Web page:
The history of tea in Nepal is not very long. It was first cultivated in 1863. Ilam tea estate was established in the hill of Ilam district in this year. However tea industry could not grow during Rana regime owing to their conservative economic policy. After the political change of 1950, floor was opened for investment in this industry. As a result, tea industry witnessed an inflow of public and private investment. In 1959, Buddhakaran Tea Estate was established in private sector. Nepal Tea Development Corporation was established in 1966 in public sector to aid the tea sector. The first tea factory was set in Ilam in 1978. Before that tea leaves produced in Nepal used to be sold to factories in Darjeeling, India. Since Nepal Tea Development Corporation was a profit oriented organization, for the further development of tea industry, need of a non-profit public organization is felt and National Tea and Coffee Development Board was formed in 1993. NTCDB is playing both promotional and regulatory role.
According to NTCDB, tea is planted in 16,905 hectares of land in Nepal producing 24,118,274 kg of tea in 2019/20. In the first ten months of the Nepali Fiscal Year 2077/78, tea exports increased from 7756604 kg to 10542430 kg (an increase of around 36percent) while increased in export value of tea have been recorded at around 61 percent from Rs. 1.86 billion to Rs.3.00 billion during the same period (Economic Survey, 2078/79). Nepal tea possesses great export potential with high socio-economic impact. Currently, there are around 218 tea industries in Nepal. Among them 30 orthodox and 38 CTC are in large scale and other 150 processing plants are producing orthodox tea in small scale. Spread through 28 districts, tea industries are mainly concentrated in Ilam, Panchthar and Jhapa Districts of eastern Nepal. In2020/ 2021, Nepal produced 23745.3 ton of tea, of which CTC tea and orthodox tea accounted for 65.92 percent and 34.08 percent respectively. Nepal produces mostly black tea. Green and other verities of tea started to be produced only in recent years. Over the years since 2015, Nepal's tea production remained almost stagnant. However, production level of orthodox tea has gone up, but it is still far behind the target of achieving share of 65 percent in total production as set in the Tea Policy 2000. It is notable that new verities are coming up.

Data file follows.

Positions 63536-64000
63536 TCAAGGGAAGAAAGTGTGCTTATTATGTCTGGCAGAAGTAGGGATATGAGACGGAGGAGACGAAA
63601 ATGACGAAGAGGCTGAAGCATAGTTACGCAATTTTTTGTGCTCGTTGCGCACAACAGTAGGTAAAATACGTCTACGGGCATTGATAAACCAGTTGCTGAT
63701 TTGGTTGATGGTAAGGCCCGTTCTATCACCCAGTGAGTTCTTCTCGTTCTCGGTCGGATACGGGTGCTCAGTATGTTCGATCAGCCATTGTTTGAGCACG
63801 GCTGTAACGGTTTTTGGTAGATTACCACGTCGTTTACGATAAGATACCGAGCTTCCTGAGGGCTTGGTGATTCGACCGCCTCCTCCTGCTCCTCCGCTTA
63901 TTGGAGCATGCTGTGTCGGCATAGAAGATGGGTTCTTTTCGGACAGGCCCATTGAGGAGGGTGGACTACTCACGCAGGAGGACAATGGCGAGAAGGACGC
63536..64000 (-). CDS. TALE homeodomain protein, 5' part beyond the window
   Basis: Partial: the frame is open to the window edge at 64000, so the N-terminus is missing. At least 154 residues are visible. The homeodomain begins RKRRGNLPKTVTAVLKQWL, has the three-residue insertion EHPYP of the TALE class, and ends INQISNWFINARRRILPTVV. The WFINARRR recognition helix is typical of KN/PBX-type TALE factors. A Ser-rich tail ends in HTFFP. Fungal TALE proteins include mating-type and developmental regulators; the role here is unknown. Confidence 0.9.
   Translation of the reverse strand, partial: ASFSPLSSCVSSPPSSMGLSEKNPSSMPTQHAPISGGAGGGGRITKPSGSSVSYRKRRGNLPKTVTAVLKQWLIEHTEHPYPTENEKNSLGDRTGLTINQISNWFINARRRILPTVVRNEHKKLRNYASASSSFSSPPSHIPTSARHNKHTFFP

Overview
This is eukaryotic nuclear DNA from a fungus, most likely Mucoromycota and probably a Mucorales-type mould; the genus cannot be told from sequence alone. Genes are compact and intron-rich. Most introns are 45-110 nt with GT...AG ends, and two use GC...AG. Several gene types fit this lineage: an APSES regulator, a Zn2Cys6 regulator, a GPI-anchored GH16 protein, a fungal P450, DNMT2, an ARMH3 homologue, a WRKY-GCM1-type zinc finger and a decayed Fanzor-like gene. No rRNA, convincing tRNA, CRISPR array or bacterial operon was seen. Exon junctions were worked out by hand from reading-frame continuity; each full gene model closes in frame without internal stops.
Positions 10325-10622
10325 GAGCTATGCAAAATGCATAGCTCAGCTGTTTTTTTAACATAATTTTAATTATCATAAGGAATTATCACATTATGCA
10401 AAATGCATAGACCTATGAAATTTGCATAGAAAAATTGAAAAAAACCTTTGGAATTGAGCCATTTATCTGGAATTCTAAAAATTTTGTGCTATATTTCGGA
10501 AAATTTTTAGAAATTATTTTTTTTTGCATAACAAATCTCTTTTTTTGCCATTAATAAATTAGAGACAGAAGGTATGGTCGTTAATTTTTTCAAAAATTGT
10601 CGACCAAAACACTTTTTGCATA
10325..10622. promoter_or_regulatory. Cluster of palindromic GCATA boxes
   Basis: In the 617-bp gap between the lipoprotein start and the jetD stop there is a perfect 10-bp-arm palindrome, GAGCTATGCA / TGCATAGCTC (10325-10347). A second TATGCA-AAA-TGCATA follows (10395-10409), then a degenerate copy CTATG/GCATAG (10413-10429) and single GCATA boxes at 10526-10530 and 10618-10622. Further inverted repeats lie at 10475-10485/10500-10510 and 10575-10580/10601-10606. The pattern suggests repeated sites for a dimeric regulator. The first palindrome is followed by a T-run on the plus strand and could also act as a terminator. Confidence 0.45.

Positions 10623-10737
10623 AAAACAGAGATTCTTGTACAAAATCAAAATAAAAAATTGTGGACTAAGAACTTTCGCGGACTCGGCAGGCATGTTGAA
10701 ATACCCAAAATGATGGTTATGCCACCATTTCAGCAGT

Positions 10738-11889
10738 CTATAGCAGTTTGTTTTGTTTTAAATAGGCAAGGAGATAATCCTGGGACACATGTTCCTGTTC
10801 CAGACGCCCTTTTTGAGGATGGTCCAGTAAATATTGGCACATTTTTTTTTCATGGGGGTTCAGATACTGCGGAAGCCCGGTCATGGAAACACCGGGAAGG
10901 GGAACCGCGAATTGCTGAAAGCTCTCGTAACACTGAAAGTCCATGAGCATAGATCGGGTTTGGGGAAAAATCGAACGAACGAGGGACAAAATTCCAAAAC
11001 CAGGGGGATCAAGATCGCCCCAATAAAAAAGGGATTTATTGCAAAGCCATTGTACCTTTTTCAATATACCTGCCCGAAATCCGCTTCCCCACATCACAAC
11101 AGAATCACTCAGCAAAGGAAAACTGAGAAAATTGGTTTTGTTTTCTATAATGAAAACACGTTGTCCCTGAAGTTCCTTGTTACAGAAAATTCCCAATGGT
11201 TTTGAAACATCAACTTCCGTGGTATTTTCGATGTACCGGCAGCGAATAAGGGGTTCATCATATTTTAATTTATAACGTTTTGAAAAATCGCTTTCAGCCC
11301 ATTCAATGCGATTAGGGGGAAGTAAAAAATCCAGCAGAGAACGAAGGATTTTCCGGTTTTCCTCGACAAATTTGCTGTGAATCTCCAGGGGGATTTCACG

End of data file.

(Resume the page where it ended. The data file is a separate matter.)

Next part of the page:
Within 18 decades of its history, consumption of tea spread all over the country and has become common drink to almost all people irrespective of their income, gender, social status etc. Based on balance sheet drawn from production, import and export data it is roughly estimated that 14641 ton of tea was consumed in Nepal in 2021.
In 2021, tea was planted altogether in 16920 ha of land. Area under tea plantation has declined sharply during last two years. Of the total 16920 ha, 9850 ha belong to small farmers. Altogether 14039 small farmers directly engaged in tea sectors in 2021. According to Nepal National Sector Export Strategy-Tea (2017-21), tea sector provides direct employment to 70 thousand people and indirect employment to 30 thousand people. Female employees are more than male. According to survey done in this Study, female accounted for around 60 percent of total employment. The survey findings show that about 90% of tea plucking was done by females while pruning was mostly performed by male members as far as available.